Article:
leaves in the sunshine, she would clench her hands and go to help her
mother sponge the spots from her father's waistcoat or press Heinrich's
trousers. Her mother never permitted the slightest question concerning
anything Auguste or Heinrich saw fit to do, but from the time Caroline
could reason at all she could not help thinking that many things went
wrong at home. She knew, for example, that her father's pupils ought not
to be kept waiting half an hour while he discussed Schopenhauer with some
bearded socialist over a dish of herrings and a spotted tablecloth. She
knew that Heinrich ought not to give a dinner on Heine's birthday, when
the laundress had not been paid for a month and when he frequently had to
ask his mother for carfare. Certainly Caroline had served her
apprenticeship to idealism and to all the embarrassing inconsistencies
which it sometimes entails, and she decided to deny herself this diffuse,
ineffectual answer to the sharp questions of life.
When she came into the control of herself and the house she refused to
proceed any further with her musical education. Her father, who had
intended to make a concert pianist of her, set this down as another item
in his long list of disappointments and his grievances against the world.
She was young and pretty, and she had worn turned gowns and soiled gloves
and improvised hats all her life. She wanted the luxury of being like
other people, of being honest from her hat to her boots, of having nothing
to hide, not even in the matter of stockings, and she was willing to work
for it. She rented a little studio away from that house of misfortune and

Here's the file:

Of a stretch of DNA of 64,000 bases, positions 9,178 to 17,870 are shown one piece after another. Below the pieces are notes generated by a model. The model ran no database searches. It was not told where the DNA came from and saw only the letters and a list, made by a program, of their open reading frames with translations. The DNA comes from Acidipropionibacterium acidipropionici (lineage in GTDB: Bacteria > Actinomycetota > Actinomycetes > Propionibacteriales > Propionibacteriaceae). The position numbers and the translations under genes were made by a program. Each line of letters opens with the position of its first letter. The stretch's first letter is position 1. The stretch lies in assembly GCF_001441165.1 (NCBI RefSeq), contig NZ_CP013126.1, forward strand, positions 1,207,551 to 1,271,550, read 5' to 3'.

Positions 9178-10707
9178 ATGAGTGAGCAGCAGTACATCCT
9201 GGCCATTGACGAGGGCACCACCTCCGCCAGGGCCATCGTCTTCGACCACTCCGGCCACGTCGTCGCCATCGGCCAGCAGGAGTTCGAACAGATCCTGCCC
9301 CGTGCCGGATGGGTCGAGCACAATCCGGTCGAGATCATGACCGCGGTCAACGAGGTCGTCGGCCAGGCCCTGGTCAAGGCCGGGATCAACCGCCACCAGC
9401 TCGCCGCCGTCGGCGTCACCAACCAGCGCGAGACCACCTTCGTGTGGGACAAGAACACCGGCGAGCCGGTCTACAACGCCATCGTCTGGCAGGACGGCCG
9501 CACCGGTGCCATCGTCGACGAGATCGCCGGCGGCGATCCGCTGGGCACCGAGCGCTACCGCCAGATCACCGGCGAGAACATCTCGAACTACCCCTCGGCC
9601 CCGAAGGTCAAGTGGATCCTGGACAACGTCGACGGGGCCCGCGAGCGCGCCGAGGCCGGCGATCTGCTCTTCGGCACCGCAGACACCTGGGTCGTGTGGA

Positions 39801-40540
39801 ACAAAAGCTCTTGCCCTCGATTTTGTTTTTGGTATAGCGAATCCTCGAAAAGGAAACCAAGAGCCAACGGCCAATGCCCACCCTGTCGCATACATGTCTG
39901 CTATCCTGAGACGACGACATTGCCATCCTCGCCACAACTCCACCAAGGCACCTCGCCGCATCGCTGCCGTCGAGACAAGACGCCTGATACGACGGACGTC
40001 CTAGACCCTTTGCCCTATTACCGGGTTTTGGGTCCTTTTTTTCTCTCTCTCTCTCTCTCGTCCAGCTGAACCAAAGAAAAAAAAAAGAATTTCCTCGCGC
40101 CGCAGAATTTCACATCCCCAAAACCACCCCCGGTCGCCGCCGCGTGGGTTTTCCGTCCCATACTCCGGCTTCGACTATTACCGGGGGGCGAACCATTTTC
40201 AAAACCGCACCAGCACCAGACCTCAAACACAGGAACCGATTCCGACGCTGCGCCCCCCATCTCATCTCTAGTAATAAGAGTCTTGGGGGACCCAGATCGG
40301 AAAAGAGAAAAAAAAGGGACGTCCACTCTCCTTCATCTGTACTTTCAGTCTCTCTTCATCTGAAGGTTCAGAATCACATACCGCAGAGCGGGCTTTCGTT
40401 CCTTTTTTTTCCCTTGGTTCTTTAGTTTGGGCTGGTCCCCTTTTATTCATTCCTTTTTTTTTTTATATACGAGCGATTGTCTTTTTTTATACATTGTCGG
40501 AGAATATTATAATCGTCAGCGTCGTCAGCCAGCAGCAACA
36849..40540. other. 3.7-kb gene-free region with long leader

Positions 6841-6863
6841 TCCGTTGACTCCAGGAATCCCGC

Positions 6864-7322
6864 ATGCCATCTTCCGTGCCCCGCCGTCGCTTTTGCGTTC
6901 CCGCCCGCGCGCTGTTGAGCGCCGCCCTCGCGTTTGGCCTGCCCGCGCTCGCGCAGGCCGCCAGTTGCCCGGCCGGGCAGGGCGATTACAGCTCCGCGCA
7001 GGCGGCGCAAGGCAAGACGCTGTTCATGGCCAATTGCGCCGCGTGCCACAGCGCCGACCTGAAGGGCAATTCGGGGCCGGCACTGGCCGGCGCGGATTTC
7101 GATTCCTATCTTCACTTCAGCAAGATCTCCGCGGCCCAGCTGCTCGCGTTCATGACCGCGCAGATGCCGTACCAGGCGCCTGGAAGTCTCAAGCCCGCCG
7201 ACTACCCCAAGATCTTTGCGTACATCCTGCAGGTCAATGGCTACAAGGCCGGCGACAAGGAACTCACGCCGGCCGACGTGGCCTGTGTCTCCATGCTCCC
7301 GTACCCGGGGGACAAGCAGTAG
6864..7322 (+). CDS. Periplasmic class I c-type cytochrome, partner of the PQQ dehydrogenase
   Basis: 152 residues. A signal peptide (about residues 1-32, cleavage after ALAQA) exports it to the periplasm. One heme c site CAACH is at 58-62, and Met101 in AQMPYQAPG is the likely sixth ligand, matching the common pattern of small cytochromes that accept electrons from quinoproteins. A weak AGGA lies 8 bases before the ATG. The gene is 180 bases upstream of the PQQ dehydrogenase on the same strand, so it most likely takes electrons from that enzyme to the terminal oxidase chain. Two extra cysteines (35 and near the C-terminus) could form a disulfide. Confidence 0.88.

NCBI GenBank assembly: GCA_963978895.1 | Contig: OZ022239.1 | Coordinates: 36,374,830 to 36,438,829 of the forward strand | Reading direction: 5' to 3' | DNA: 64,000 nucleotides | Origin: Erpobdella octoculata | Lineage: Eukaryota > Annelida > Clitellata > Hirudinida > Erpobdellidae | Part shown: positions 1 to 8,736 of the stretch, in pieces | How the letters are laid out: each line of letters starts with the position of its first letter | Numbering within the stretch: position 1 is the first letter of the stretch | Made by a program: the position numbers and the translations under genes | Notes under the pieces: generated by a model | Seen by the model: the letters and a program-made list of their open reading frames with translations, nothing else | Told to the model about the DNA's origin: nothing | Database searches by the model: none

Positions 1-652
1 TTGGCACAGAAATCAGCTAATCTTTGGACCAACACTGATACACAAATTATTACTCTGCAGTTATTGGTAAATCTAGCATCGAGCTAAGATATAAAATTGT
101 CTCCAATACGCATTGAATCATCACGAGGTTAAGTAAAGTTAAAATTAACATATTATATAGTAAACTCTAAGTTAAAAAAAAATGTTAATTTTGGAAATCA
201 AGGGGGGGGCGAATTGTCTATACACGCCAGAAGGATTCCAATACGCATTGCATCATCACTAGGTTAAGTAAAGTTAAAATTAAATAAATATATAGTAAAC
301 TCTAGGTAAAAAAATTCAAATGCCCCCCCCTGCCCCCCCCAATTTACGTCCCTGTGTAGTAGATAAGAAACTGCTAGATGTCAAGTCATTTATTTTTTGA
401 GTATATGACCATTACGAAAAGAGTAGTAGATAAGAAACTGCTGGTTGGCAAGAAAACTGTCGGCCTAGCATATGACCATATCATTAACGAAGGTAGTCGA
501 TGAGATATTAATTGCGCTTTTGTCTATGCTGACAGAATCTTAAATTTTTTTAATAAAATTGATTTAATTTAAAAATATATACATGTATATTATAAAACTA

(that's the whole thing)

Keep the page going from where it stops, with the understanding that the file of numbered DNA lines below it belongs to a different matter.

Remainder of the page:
began to give lessons. She managed well and was the sort of girl people
liked to help. The bills were paid and Auguste went on composing, growing
indignant only when she refused to insist that her pupils should study his
compositions for the piano. She began to get engagements in New York to
play accompaniments at song recitals. She dressed well, made herself
agreeable, and gave herself a chance. She never permitted herself to look
further than a step ahead, and set herself with all the strength of her
will to see things as they are and meet them squarely in the broad day.
There were two things she feared even more than poverty: the part of one
that sets up an idol and the part of one that bows down and worships it.
When Caroline was twenty-four she married Howard Noble, then a widower of
forty, who had been for ten years a power in Wall Street. Then, for the
first time, she had paused to take breath. It took a substantialness as
unquestionable as his; his money, his position, his energy, the big vigor
of his robust person, to satisfy her that she was entirely safe. Then she
relaxed a little, feeling that there was a barrier to be counted upon
between her and that world of visions and quagmires and failure.
Caroline had been married for six years when Raymond d'Esquerre came to
stay with them. He came chiefly because Caroline was what she was; because
he, too, felt occasionally the need of getting out of Klingsor's garden,
of dropping down somewhere for a time near a quiet nature, a cool head, a
strong hand. The hours he had spent in the garden lodge were hours of such
concentrated study as, in his fevered life, he seldom got in anywhere. She
had, as he told Noble, a fine appreciation of the seriousness of work.